I decided to get my Extra license back, and the (relatively) recent FCC rule change meant that I’d only have to take a Tech test to get my old privileges back. The “Aeronautical Center Amateur Radio Club” (W5PAA) holds VE testing the second Thursday of each month, so I went in last month and passed the test. For a few days more I’m AI5PT, though to honor Rolly I’ve requested his old callsign. Later this week I hope to continue his legacy as KH7QO.

I’ve ordered a full KX2 Shack-in-a-box as well as the low- and high-band versions of the QRP Labs QMX radios. And I’m on the waiting list for an FX-4CR. But I won’t see any of those radios for months. So for now I’m reading up on articles, getting a Raspberry Pi ready for when the radios come in, and blowing the dust off my CW with Android apps and listening on WebSDR sites.

Why write the article?

There’s a perception that Ham Radio is mostly for the gregarious. I wanted to share that our hobby has room enough to include those of us who aren’t, who can literally get a panic attack just thinking about having to make small talk on a radio. That modes and operating styles like FT8 and POTA are not “the death of Amateur Radio”, but instead offer a gateway to people like me to participate in ways that are comfortable to us.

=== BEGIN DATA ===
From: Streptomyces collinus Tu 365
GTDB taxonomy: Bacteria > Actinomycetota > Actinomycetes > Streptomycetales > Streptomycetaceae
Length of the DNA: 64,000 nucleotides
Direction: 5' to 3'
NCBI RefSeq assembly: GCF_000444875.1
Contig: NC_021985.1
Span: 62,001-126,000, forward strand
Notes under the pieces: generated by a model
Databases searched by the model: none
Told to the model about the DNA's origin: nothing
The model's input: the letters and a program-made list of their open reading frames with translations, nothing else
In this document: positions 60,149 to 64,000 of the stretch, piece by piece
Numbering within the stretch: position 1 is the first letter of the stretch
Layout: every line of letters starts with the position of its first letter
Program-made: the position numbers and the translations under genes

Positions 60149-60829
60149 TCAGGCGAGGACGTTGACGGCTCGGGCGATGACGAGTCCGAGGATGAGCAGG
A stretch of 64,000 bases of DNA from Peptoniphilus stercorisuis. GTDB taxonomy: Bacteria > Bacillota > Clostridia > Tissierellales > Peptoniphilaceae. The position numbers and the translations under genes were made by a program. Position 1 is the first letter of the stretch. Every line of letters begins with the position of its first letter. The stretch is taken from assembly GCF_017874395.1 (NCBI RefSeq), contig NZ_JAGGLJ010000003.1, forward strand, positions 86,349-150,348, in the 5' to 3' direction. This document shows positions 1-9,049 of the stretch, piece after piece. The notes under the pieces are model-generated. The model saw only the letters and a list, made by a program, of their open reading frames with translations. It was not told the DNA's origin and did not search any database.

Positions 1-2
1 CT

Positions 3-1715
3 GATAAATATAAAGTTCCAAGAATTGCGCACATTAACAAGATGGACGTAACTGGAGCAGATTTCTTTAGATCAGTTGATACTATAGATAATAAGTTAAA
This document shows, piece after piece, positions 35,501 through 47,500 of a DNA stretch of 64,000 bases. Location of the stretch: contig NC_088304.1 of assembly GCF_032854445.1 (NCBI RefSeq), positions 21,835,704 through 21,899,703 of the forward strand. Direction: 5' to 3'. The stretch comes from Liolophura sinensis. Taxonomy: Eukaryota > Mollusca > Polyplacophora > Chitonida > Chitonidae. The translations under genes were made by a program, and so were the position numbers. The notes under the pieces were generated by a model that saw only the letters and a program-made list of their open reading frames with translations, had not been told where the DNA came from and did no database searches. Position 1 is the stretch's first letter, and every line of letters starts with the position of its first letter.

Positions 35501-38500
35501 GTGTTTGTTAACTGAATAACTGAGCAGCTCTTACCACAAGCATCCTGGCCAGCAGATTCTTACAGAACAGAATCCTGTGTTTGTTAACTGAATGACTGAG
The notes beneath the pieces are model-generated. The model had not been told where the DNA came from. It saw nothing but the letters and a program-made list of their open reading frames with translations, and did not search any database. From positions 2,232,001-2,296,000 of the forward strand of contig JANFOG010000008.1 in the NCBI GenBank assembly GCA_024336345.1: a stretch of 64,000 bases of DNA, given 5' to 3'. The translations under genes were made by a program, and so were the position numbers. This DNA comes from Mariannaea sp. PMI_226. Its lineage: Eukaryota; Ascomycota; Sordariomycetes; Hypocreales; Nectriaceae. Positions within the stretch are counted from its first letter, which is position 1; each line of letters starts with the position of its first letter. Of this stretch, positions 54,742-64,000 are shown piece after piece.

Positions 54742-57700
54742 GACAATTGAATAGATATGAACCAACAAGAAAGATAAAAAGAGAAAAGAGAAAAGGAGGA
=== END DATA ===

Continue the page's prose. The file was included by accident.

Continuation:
I look forward to being able to indulge my scientific curiosity with WSPR, to seeing my call on the Reverse Beacon Network, and hopefully someday having the courage to try more freestyle modes such as JS8CALL. And, once I can flawlessly do a simulated activation in CW without freaking out, I intend to do CW POTA activations in the surrounding state parks.

Ham Radio is not just for social butterflies. It’s a broad enough and deep enough activity that there’s room for us all. Even the boring, quiet ones like me.

Someday, I hope you’ll see or hear my CQ on the airwaves.

AI5PT, soon to be KH7QO.

Editor’s Update: Ben notified me that he just received FCC notification that he is now officially KH7QO. Congratulations, Ben!